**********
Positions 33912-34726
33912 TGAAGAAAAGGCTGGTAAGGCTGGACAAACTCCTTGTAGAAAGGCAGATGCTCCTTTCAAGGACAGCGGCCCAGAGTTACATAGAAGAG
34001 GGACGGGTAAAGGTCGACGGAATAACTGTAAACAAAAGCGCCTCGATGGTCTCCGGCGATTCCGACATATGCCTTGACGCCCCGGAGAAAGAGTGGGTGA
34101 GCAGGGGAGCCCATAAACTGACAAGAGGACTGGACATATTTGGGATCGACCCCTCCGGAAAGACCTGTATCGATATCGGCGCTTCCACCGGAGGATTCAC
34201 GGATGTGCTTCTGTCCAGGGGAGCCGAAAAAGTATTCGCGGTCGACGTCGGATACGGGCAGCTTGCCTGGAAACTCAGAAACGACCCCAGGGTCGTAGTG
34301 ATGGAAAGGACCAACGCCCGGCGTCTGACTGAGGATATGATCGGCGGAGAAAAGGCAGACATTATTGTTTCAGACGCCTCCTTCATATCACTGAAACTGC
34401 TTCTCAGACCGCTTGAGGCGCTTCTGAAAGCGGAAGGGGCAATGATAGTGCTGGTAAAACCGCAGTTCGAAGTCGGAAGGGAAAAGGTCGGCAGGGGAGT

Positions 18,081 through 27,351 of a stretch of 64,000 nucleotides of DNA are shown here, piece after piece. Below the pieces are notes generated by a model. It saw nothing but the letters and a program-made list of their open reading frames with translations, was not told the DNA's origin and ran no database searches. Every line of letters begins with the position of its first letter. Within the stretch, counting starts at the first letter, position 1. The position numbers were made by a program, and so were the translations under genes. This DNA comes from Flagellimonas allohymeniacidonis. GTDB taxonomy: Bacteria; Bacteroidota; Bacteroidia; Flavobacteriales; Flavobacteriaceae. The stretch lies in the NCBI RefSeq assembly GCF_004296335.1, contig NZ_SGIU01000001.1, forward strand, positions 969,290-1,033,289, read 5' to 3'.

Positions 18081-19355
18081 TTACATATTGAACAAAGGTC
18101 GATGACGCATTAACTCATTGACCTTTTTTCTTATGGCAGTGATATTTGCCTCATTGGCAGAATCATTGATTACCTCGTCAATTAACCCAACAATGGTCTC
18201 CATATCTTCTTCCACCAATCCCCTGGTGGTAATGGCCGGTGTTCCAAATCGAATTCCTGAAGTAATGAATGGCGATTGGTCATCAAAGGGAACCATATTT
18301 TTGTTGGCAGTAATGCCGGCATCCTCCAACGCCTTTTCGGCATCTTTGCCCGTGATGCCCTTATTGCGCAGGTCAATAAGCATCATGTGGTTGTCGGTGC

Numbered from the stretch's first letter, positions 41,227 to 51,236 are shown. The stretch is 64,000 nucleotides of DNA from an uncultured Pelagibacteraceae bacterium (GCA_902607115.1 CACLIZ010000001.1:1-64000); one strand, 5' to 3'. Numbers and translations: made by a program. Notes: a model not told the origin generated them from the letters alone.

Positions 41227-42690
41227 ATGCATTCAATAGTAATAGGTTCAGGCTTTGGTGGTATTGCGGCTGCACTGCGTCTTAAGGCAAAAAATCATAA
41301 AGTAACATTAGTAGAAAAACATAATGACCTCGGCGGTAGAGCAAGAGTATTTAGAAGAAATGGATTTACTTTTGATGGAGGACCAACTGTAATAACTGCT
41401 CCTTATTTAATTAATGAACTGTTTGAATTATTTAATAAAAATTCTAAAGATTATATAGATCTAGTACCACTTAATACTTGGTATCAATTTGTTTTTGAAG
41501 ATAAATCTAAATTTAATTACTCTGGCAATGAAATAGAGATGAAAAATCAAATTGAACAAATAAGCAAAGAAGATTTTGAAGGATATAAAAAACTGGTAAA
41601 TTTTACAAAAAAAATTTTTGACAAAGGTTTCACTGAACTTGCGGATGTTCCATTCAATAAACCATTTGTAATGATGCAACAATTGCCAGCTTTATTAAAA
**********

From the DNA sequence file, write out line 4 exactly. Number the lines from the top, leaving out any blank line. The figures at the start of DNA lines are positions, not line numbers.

34101 GCAGGGGAGCCCATAAACTGACAAGAGGACTGGACATATTTGGGATCGACCCCTCCGGAAAGACCTGTATCGATATCGGCGCTTCCACCGGAGGATTCAC